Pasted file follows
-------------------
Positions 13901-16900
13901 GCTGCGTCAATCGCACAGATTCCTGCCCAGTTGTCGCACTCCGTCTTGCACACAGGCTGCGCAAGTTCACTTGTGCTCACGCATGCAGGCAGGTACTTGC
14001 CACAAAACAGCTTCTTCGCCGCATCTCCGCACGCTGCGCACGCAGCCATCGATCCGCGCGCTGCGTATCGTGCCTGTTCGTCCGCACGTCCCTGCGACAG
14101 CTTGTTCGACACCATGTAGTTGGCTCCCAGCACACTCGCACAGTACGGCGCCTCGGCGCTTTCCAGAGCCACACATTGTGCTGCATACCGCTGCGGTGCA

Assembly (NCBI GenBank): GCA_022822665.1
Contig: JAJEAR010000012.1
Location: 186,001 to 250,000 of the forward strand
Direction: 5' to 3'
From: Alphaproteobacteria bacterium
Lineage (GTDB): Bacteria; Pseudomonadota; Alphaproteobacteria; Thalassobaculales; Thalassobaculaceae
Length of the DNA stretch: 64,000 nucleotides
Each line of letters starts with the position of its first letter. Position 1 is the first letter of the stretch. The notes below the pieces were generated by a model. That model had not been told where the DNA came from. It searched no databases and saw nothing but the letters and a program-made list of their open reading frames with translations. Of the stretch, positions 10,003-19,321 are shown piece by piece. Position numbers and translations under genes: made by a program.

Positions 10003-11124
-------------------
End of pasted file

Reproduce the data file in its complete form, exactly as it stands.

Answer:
Positions 13901-16900
13901 GCTGCGTCAATCGCACAGATTCCTGCCCAGTTGTCGCACTCCGTCTTGCACACAGGCTGCGCAAGTTCACTTGTGCTCACGCATGCAGGCAGGTACTTGC
14001 CACAAAACAGCTTCTTCGCCGCATCTCCGCACGCTGCGCACGCAGCCATCGATCCGCGCGCTGCGTATCGTGCCTGTTCGTCCGCACGTCCCTGCGACAG
14101 CTTGTTCGACACCATGTAGTTGGCTCCCAGCACACTCGCACAGTACGGCGCCTCGGCGCTTTCCAGAGCCACACATTGTGCTGCATACCGCTGCGGTGCA

Assembly (NCBI GenBank): GCA_022822665.1
Contig: JAJEAR010000012.1
Location: 186,001 to 250,000 of the forward strand
Direction: 5' to 3'
From: Alphaproteobacteria bacterium
Lineage (GTDB): Bacteria; Pseudomonadota; Alphaproteobacteria; Thalassobaculales; Thalassobaculaceae
Length of the DNA stretch: 64,000 nucleotides
Each line of letters starts with the position of its first letter. Position 1 is the first letter of the stretch. The notes below the pieces were generated by a model. That model had not been told where the DNA came from. It searched no databases and saw nothing but the letters and a program-made list of their open reading frames with translations. Of the stretch, positions 10,003-19,321 are shown piece by piece. Position numbers and translations under genes: made by a program.

Positions 10003-11124